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Earl Scruggs and Bill Monroe invented bluegrass. I don’t know of any other form of popular American music that you can say someone invented, and which you can even date. Monroe provided the background music, but it was not until Scruggs joined the Monroe’s Blue Grass Boys in December 1945 that what we know as bluegrass came into existence. It was the sound of Scruggs’ rapid three-finger banjo picking style that roused the crowds at the Grand Ole Opry.
Monroe launched his band in 1938. He made a living touring. His high wailing voice and his mandolin performances gained fans across the South. His band named the genre. But Scruggs completed the invention.
In 1948, Scruggs joined with Monroe’s guitarist Lester Flatt to form the Foggy Mountain Boys. The band was better known as Flatt and Scruggs. They did not record an album for another decade.
I don’t remember the first girl I kissed, but I remember the first time I heard bluegrass. It was Elektra’s The Shanty Boys album (1958). The banjo picker was Roger Sprung, who had begun playing Scruggs style a decade earlier. He had introduced bluegrass to the Northeast. It took a decade for me to find out about it in Southern California. If I had not worked in a record store, it would have taken until 1962, when the nation found out because of “The Ballad of Jed Clampett.”
I probably first heard Scruggs on the 1959 Newport Folk Festival album. In the fall of 1960 or the spring of 1961, the Foggy Mountain Boys came to Southern California in the Martha White Flour bus. I drove 70 miles from Riverside to West Los Angeles to hear them.
Bluegrass got another shot in the arm when Andy Griffith invited the Dillards to perform as “The Darlings” in several of his shows in the mid-1960s, beginning in 1963. These four young men had driven from Salem, Missouri to Southern California in 1962. They became fixtures in the Southern California folk music scene in the mid-1960s.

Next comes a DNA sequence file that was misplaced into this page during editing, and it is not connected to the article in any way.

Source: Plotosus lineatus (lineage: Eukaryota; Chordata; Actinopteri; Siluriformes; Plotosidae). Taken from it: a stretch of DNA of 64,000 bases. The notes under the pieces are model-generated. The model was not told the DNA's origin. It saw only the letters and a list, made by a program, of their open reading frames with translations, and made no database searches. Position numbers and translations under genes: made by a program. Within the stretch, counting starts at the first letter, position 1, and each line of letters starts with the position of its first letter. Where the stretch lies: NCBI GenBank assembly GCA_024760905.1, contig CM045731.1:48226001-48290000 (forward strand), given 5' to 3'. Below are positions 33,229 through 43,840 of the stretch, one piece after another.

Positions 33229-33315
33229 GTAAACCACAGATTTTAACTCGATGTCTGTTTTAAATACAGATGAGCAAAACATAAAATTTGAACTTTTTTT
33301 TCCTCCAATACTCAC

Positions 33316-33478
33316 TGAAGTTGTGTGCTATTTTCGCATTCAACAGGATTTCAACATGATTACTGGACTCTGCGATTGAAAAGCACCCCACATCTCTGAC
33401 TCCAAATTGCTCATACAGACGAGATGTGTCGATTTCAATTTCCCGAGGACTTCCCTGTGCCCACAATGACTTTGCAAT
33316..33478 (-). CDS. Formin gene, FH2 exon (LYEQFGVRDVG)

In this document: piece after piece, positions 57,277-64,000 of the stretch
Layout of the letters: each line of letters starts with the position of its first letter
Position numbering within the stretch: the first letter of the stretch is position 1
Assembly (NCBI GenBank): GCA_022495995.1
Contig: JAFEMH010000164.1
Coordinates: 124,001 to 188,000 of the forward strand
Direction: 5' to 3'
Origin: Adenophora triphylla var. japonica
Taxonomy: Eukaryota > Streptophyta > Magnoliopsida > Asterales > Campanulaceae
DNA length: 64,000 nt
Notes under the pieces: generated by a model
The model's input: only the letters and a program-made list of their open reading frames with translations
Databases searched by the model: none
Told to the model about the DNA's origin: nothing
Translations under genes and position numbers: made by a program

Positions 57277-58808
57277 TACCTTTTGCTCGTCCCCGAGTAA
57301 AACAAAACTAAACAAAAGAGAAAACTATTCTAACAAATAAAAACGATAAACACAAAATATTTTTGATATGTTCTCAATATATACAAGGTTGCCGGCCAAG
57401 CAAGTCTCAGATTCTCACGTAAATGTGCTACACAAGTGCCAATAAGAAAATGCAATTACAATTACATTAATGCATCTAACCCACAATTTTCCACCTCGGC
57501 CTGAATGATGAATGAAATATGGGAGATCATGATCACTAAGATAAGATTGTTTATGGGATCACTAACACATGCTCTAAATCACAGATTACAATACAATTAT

On Easter morning in 1967, I parked my Honda Dream motorcycle in front of church. I had forgotten that I had a copy of Flatt & Scruggs album, Sacred Songs in my saddle bag. When I went out an hour later, the album was gone. I have always wondered if the songs were uplifting to the thief.
In 1967, Flatt and Scruggs hit the big screen. They provided the music for Bonnie and Clyde. That made them famous internationally. Their music added a sense of authenticity for a movie about a gang of early 1930s bank robbers. It was, of course, pure Hollywood: fake. Bonnie and Clyde died in 1934. Monroe started the Blue Grass Boys in 1938. Scruggs joined in late 1945.
They broke up in 1969, when Flatt left the Foggy Mountain Boys due to Scruggs’ use of his sons as musicians on stage.
Scruggs was opposed to the Vietnam war, and said so in 1969. The video is still online. He wanted the troops to come home. This stand was rare for Southern entertainers of the old school, including bluegrass performers.
I saw him perform a second time, 42 years after the first time, at the Oklahoma International Bluegrass Festival in 2003. In his band that night was the legendary side man, guitarist Albert Lee. I was glad that my wife got to see Scruggs perform. That was the only time she ever accompanied me to a bluegrass festival. He was 79 years old, but he still had that same style.
He inspired thousands of banjo pickers, most famously comedian Steve Martin, who is a very good bluegrass performer. The two played together on Letterman’s show in 2006, along with Albert Lee, dobro master Jerry Douglas, Vince Gill, Marty Stuart, and a bunch of others – talent-wise, the most spectacular bluegrass group ever assembled, I think. Scruggs was 82.
There were faster players than Scruggs. There were louder players than Scruggs. But he had a unique style that made him the universal master.
March 30, 2012
Copyright © 2012 Gary North